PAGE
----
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Life Factors

Extensive testing has been performed to determine the factors that affect tubing life in peristaltic pump applications. No tubing will last forever but by following some simple guidelines, pump tubing life can be extended. Consider these guidelines when selecting the most appropriate pump tubing for your application so you can design your systems to obtain optimum pump tubing life.

Chemical Attack

One of the key factors affecting pump tubing performance is the fluid being transported. Chemical attack leads to absorption or swelling of the tubing which will shorten tubing life. The chemical resistance to a specific fluid should always be determined when selecting pump tubing.

Pressure

Every pumping system always has some degree of back pressure. Pressure will generally increase as the transport line is lengthened or is directed to an elevated outlet. Exceeding the pressure limits of a tubing will decrease its life and lead to tubing rupture.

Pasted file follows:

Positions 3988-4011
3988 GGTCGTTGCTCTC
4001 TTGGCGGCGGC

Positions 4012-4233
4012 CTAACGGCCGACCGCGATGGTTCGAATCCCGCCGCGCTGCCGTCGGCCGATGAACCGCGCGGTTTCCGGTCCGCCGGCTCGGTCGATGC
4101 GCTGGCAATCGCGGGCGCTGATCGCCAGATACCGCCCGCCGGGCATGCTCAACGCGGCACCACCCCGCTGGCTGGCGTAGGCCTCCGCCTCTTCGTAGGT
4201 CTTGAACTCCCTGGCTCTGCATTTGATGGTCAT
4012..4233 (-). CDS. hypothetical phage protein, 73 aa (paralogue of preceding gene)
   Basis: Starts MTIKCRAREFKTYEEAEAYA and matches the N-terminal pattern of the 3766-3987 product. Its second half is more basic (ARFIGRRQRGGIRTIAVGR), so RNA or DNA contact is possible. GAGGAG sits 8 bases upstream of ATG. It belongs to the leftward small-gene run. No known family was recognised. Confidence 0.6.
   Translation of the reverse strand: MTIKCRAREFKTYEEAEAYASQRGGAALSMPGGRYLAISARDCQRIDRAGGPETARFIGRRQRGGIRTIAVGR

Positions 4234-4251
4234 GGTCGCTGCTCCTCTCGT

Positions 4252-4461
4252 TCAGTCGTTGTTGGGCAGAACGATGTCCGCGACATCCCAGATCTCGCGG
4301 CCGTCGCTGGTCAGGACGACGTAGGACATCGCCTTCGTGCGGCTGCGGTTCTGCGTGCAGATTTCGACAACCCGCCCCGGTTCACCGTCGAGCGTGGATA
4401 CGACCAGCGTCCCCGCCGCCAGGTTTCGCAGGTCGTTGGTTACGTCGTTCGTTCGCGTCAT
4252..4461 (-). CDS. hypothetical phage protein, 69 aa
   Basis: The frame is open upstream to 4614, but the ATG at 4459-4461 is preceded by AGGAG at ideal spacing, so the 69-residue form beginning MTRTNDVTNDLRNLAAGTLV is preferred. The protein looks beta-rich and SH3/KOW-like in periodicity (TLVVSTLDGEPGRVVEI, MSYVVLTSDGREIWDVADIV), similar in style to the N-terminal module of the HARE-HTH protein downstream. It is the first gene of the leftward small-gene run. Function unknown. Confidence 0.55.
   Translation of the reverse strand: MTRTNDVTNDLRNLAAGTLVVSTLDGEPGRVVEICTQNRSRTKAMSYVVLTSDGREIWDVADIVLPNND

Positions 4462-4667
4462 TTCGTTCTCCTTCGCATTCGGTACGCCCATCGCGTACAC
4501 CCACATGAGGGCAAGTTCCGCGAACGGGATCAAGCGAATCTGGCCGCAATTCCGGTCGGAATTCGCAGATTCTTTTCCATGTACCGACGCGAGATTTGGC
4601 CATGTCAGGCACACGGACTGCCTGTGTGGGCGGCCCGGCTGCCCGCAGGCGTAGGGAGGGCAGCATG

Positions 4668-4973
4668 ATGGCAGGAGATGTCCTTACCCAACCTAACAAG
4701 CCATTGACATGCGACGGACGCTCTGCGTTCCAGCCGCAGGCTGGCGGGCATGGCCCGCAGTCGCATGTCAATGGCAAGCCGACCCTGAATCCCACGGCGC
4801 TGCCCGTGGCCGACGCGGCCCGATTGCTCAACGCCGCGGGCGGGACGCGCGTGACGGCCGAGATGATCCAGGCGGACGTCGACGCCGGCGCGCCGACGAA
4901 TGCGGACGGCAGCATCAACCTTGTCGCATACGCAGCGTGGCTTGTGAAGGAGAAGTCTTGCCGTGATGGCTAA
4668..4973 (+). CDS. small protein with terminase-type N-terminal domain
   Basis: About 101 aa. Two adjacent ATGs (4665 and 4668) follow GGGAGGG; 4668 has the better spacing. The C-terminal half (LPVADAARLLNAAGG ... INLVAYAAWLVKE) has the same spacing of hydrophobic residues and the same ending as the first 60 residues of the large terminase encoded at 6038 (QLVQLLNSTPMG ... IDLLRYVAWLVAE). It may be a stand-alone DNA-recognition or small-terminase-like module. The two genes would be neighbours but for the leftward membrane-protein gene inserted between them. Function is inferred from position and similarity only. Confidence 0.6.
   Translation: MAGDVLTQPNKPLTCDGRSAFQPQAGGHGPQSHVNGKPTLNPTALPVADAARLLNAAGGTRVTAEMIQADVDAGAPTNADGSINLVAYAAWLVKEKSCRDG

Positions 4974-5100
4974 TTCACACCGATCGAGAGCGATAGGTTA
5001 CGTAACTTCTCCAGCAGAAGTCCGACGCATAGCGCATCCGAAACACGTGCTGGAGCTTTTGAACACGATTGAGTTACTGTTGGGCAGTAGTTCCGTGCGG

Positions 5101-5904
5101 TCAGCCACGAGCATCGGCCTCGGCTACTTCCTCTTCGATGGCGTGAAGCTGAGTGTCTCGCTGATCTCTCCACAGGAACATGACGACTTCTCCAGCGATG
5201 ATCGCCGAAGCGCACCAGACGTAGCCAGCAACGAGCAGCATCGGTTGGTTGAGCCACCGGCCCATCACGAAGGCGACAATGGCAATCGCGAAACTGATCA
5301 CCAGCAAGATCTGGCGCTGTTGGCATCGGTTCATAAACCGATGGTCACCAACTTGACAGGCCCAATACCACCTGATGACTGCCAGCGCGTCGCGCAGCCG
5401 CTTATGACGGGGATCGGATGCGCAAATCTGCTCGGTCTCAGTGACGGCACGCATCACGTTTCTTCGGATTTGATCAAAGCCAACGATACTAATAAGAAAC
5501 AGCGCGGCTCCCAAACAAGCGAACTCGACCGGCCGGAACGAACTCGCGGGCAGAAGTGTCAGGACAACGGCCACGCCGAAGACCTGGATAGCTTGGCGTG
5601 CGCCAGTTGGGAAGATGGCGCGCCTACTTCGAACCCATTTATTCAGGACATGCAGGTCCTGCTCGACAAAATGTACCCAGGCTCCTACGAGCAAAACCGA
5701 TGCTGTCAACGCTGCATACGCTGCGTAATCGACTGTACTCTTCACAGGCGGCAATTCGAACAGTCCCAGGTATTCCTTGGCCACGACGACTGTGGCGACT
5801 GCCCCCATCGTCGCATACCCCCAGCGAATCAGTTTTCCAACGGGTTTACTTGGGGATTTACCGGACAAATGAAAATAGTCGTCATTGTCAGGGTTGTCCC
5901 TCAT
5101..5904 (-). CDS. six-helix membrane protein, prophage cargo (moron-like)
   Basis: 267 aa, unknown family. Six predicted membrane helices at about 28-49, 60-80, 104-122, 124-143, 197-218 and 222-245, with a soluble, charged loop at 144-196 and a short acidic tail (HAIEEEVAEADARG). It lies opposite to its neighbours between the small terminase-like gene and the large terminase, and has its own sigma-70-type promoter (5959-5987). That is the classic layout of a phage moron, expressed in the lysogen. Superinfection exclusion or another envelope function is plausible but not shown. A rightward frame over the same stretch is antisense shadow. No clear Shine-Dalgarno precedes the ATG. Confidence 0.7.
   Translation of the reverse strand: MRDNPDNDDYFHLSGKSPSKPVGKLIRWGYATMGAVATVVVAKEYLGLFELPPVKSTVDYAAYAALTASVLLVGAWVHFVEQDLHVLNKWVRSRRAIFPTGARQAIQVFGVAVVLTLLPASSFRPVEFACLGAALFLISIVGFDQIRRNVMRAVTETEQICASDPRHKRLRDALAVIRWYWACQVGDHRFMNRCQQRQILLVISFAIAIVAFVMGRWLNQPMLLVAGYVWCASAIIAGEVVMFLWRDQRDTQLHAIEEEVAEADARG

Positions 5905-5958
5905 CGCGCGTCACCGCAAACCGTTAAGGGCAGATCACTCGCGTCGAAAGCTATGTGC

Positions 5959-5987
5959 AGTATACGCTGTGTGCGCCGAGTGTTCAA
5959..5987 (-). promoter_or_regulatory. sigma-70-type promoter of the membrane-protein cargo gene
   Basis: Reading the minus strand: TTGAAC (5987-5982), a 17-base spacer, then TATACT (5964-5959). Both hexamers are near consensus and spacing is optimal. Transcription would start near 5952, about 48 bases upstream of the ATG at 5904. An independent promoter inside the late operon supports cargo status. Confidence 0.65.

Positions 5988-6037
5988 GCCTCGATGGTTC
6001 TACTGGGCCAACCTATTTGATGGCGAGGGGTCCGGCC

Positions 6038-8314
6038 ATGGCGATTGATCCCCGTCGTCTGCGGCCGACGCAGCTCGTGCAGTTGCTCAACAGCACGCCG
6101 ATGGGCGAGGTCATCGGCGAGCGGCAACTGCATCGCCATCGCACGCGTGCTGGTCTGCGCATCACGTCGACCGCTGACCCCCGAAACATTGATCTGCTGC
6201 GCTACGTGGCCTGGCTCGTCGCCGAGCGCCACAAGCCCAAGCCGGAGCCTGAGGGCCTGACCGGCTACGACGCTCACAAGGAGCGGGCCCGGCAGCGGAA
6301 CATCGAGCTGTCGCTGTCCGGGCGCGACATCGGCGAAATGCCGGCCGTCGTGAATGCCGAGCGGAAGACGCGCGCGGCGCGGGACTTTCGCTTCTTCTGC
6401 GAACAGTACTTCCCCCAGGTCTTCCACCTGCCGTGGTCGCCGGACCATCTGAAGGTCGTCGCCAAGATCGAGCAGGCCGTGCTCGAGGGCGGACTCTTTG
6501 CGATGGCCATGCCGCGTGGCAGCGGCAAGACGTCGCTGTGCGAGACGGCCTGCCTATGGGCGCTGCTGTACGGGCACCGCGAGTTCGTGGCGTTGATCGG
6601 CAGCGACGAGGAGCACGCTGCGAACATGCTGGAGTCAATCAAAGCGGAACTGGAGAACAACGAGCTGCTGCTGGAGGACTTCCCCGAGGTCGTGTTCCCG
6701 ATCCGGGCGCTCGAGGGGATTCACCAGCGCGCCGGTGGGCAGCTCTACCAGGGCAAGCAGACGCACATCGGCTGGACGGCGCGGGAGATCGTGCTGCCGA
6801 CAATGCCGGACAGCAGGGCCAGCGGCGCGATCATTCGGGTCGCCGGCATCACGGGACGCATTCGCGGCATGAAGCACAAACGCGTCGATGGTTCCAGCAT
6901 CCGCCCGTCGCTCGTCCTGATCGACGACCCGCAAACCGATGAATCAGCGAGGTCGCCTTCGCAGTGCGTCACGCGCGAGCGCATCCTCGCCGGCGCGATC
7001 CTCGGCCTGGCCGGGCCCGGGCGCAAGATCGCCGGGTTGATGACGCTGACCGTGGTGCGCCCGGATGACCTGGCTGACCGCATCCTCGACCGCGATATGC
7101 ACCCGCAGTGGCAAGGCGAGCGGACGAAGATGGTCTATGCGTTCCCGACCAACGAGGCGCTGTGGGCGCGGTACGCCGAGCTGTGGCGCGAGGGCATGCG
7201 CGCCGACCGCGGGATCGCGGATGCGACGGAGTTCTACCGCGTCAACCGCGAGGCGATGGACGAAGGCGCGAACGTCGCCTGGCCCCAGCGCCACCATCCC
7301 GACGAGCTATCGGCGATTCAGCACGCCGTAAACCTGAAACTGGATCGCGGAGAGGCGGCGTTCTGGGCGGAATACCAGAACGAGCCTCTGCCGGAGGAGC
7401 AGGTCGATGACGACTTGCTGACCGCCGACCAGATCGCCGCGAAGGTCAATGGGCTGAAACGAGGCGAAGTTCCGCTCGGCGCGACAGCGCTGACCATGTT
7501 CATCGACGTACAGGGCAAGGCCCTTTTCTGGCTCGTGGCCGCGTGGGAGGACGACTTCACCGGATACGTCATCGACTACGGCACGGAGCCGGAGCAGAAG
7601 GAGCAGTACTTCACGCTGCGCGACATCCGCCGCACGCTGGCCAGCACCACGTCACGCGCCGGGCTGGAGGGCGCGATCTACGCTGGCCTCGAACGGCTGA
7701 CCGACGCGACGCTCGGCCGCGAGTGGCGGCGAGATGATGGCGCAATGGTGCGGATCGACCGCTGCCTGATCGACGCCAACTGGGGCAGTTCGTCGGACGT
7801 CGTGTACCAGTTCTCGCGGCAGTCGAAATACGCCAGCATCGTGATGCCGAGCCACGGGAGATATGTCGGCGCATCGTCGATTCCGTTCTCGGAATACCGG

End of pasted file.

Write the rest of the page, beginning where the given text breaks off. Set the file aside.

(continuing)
Pump RPM

The factor with the greatest influence on pump tubing life is the pump RPM rate. As the tubing is impacted by the rollers, it is compressed, squeezed and then released to allow for recovery and a repeat of the flexing cycle. Various tubing materials exhibit different degrees of resistance to this flexural fatigue. The number of impacts a given tubing is able to withstand is finite. Therefore, tubing life expectancy is based on RPMs and the number of rollers in the pump head.

Wall Compression

The percent to which a pump roller occludes or compresses a tubing also affects its flexural fatigue. This can be controlled by using proper tubing wall thickness for the pump and by using a tubing extruded with consistently tight tolerances to minimize wall thickness variation. Tests have shown that compression exceeding 25% will significantly shorten pump tubing life.

Other Factors or Conditions

Other factors for consideration to achieve optimal pump tubing life include proper installation of tubing in the pump (avoid twisting and kinking), frictional drag by the roller or roller guides and temperature of the fluid being transported, as well as the operational environment.

 

   
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